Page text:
Supposedly, the legendary Ashoka Vatika from the Ramayana lives at Sita Eliya, not far from Nuwara Eliya, at the same spot where the Hakgala Botanical Garden and the Hakgala forest reserve meet.

According to popular belief, Hanuman discovered Sita maiyya on the island and promptly set fire to and destroyed a large portion of Ashok Vatika.

According to local belief, the soil surrounding Sita Eliya is black in colour because of the legend of Hanuman destroying Ravana’s dwelling and part of Ashok Vatika.

Planning a Trip!

Get best Deals, Offers, Itineraries, and more… Get in Touch Now!

Frequently Asked Questions (FAQ)

The capital city of Azerbaijan is Baku. Imagine a beautiful city by the sea with tall buildings and historic landmarks. Baku is like the heart of Azerbaijan where many people live, work, and enjoy life. It’s a place where old traditions meet modern vibes. In Baku, you can find delicious food, interesting museums, and exciting events. It’s a city full of culture, history, and energy. So, when you think of Azerbaijan, remember Baku as its lively and vibrant capital!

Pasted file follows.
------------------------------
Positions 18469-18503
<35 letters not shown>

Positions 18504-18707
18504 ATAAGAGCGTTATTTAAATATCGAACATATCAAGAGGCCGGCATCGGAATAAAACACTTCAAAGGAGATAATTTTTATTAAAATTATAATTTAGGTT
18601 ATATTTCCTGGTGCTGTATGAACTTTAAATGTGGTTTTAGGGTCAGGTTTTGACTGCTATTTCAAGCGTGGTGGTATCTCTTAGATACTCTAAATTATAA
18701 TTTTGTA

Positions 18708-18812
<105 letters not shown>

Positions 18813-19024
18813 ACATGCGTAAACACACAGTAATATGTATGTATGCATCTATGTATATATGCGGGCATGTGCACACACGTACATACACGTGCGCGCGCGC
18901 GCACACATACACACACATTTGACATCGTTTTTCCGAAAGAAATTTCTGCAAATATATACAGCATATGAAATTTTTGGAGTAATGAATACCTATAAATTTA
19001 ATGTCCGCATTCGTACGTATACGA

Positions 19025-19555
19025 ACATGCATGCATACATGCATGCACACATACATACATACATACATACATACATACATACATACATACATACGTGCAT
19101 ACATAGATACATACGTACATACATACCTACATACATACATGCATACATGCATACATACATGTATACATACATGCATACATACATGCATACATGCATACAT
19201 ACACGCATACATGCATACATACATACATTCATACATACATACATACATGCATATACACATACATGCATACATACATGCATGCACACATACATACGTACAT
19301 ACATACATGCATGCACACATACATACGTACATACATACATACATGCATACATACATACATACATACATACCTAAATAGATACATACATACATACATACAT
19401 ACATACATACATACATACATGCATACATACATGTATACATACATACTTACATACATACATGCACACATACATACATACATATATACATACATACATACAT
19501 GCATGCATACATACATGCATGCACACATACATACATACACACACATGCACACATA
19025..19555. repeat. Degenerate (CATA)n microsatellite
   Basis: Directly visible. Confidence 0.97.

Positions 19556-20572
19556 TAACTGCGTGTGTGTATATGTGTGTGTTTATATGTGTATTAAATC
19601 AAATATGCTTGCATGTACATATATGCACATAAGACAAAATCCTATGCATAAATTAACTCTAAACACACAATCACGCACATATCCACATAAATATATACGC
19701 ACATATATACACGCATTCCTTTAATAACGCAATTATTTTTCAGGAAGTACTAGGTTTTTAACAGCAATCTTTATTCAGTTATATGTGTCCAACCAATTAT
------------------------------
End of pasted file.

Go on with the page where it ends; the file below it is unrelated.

No. Azerbaijan is a country that’s often considered to be at the crossroads between Europe and Asia. While a small part of Azerbaijan is located in Europe, most of it is in Asia. Imagine a line dividing the country into two parts: one part is in Europe, and the bigger part is in Asia. So, Azerbaijan is a bit like a bridge connecting these two continents. It has a mix of cultures from both Europe and Asia because of its unique location. So, to answer your question simply, Azerbaijan is partly in Europe and partly in Asia.

Azerbaijan is located at the boundary of Eastern Europe and West Asia, making it a transcontinental country situated in the South Caucasus region. It is bordered by the Caspian Sea to the east, Russia (Republic of Dagestan) to the north, Georgia to the northwest, Armenia and Turkey to the west, and Iran to the south.

Yes, Azerbaijan is generally considered safe for travel. However, like any destination, travelers should exercise normal precautions to ensure their safety and well-being. It’s always a good idea to stay updated on local news and advisories and to follow any travel advisories issued by your home country or relevant international organizations.

Fill this form to Send Query Now!

Selected Value: 0

Book Your Dream Stay Now!

Please fill out the form to get a best pricing & deals for your hotel!

Planning a Trip!

Get best Deals, Offers, Itineraries, and more… Get in Touch Now!